One of the first exhibits to be acquired by Manchester’s Museum of Science and Industry will form the background of a unique forty eight performance at the Museum this weekend.

A steam locomotive built in Newton le Willows in 1911 which has been situated in the Museum’s Power Hall, since its opening, was made for the Indian NW railways, found itself in Pakistan after partition, and was sent back to Britain as a gesture of friendship between the two countries.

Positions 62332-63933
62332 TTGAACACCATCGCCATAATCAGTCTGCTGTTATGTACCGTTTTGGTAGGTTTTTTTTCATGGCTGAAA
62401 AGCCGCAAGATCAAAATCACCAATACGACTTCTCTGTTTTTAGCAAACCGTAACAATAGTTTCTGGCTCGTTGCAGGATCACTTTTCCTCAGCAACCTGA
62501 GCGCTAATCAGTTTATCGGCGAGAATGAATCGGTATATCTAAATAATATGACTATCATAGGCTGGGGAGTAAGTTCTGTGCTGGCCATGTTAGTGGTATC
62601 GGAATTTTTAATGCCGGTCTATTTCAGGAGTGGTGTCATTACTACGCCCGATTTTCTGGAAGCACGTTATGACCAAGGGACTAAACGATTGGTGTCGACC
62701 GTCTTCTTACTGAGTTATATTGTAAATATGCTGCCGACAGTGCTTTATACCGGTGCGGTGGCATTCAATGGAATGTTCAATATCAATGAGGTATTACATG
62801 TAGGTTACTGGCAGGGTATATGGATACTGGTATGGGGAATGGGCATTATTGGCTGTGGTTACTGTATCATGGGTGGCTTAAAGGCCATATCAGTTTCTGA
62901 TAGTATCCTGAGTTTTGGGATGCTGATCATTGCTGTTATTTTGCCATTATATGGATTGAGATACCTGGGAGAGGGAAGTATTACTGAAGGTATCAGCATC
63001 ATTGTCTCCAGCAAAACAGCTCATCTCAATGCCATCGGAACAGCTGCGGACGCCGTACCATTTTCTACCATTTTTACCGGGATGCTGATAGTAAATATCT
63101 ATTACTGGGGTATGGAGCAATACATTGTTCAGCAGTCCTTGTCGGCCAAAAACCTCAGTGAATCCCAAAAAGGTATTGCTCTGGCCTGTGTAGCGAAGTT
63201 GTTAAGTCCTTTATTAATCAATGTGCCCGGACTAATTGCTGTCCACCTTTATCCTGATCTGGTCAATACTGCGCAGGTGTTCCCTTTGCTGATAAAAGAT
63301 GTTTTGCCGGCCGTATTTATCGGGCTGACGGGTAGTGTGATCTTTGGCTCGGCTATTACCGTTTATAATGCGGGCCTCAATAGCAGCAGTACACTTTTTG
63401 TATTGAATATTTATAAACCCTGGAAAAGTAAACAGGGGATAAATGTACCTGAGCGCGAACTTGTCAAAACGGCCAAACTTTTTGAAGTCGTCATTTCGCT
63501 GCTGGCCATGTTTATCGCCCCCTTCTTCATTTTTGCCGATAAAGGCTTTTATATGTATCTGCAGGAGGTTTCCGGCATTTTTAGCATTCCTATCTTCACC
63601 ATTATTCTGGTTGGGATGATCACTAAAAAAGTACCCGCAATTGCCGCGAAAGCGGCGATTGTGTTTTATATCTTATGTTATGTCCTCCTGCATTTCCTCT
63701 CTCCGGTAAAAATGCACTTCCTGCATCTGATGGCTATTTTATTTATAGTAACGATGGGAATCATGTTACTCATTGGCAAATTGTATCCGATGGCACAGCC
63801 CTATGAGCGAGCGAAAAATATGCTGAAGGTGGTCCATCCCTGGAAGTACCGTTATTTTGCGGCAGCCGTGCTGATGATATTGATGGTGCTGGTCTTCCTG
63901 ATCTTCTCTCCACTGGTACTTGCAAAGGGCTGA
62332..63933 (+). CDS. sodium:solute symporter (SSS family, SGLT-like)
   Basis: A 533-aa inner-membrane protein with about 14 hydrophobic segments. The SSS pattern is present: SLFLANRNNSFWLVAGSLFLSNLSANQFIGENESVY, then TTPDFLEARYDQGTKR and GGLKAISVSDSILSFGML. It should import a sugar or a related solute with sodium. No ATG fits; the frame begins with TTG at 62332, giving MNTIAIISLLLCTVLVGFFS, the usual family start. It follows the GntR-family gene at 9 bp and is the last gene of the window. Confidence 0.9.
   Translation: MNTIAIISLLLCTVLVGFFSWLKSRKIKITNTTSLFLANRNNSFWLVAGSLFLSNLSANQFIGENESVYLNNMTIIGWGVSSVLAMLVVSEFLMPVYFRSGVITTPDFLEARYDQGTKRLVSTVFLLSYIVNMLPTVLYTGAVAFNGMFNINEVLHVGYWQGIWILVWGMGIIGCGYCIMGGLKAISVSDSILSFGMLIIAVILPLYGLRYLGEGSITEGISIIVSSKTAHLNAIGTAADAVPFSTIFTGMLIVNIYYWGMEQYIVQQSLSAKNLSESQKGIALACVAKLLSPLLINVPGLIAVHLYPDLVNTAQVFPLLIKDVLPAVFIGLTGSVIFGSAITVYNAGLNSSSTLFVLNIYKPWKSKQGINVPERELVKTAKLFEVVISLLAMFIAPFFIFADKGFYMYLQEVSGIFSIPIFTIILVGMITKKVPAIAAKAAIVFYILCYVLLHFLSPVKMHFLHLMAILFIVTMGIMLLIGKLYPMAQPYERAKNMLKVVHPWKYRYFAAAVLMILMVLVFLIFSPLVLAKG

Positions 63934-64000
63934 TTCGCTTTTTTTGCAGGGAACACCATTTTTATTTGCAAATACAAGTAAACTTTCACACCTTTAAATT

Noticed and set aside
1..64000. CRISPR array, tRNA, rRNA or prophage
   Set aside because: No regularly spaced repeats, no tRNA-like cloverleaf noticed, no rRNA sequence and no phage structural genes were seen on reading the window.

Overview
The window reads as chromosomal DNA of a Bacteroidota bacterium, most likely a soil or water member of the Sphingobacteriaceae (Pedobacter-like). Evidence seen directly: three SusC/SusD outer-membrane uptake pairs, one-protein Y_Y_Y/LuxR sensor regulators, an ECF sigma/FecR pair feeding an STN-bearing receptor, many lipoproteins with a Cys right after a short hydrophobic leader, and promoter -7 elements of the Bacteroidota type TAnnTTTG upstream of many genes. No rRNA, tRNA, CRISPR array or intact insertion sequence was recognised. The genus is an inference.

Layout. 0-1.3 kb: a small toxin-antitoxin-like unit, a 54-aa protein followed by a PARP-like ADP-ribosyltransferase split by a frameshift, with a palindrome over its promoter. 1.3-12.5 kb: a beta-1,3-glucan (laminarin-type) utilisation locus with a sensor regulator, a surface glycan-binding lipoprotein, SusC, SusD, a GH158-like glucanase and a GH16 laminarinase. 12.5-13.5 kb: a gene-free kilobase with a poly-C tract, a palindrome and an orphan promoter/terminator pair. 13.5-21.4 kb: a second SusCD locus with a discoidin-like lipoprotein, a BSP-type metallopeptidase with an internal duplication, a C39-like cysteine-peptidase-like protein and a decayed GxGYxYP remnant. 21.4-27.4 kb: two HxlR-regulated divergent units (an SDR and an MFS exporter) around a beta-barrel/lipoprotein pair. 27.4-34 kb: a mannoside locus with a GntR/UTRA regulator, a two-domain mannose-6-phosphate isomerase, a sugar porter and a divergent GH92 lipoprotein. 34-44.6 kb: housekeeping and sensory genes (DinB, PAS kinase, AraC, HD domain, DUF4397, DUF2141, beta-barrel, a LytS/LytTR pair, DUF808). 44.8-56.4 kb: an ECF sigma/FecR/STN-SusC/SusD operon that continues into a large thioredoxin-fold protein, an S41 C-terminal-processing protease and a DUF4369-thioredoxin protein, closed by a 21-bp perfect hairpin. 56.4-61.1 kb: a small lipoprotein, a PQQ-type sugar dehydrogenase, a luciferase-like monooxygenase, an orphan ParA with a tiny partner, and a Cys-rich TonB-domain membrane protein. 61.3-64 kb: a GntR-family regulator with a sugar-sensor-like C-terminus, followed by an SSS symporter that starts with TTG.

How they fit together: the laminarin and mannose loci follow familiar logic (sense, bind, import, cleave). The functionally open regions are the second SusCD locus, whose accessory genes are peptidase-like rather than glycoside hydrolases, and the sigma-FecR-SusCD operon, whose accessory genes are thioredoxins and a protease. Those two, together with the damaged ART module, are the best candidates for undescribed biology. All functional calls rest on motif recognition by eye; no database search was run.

Now performance artist Nikhil Chopra aims to create the Blackening 3157, forming part of a Manchester wide celebration of shared heritage between the North of England and South Asia.

Seventy years after the partition of India and Pakistan, Chopra, who is renowned for performances that untangle the complexities of that event seventy years ago, will be accompanied by the DJ Masta Justy who will provide live music to accompany the piece.

It all forms part of the New North and South network, a three year project connecting Manchester Art Gallery, The Whitworth, Manchester Museum, Liverpool Biennial and the Tetley in Leeds to five institutions across India, Sri Lanka, Pakistan and Bangladesh which opens this weekend.


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